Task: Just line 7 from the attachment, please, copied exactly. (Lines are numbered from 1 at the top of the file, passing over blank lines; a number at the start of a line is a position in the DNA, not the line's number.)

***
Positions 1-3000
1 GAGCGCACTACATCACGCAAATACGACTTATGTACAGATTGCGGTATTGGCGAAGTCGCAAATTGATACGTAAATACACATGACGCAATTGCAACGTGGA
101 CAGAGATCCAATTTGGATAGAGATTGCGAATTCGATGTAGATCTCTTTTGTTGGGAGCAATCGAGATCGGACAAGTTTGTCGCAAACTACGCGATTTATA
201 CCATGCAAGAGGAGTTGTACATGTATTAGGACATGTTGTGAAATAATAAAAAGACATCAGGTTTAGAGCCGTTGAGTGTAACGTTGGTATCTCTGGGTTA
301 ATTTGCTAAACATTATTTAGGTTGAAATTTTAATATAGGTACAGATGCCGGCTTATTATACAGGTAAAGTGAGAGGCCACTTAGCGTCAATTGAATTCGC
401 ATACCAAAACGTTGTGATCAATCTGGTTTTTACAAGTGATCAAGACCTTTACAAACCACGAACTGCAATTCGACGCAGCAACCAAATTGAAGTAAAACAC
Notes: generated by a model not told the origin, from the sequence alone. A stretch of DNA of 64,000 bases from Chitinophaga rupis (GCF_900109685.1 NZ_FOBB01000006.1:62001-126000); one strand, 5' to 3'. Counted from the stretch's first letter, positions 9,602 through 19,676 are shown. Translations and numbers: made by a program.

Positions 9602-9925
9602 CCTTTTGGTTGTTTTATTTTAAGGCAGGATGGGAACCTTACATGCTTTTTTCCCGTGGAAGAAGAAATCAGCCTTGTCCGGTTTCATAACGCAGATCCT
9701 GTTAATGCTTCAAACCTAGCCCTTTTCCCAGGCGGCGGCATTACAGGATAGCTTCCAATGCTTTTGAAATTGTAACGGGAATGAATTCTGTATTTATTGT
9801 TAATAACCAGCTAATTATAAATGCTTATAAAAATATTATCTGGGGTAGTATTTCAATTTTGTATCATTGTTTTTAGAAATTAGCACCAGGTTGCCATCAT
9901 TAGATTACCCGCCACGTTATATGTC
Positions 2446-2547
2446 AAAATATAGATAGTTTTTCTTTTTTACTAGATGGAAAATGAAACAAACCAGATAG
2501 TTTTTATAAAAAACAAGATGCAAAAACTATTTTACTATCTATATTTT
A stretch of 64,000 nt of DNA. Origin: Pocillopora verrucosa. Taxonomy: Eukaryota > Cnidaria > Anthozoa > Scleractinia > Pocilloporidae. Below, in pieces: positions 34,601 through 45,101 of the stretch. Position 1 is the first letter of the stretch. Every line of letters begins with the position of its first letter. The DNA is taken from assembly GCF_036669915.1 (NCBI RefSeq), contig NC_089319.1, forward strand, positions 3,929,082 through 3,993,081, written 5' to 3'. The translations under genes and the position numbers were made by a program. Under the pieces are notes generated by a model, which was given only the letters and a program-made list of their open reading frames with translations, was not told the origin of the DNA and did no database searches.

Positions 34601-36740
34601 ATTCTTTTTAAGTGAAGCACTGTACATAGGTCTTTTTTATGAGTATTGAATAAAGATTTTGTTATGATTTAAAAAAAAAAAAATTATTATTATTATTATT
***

Notes: generated by a model not told the origin, from the sequence alone. A stretch of DNA of 64,000 bases from Chitinophaga rupis (GCF_900109685.1 NZ_FOBB01000006.1:62001-126000); one strand, 5' to 3'. Counted from the stretch's first letter, positions 9,602 through 19,676 are shown. Translations and numbers: made by a program.